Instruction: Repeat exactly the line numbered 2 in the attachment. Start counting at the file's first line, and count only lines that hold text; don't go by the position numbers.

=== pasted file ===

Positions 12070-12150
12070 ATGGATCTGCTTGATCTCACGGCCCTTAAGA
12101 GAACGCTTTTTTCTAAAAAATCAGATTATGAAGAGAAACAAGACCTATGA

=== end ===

12070 ATGGATCTGCTTGATCTCACGGCCCTTAAGA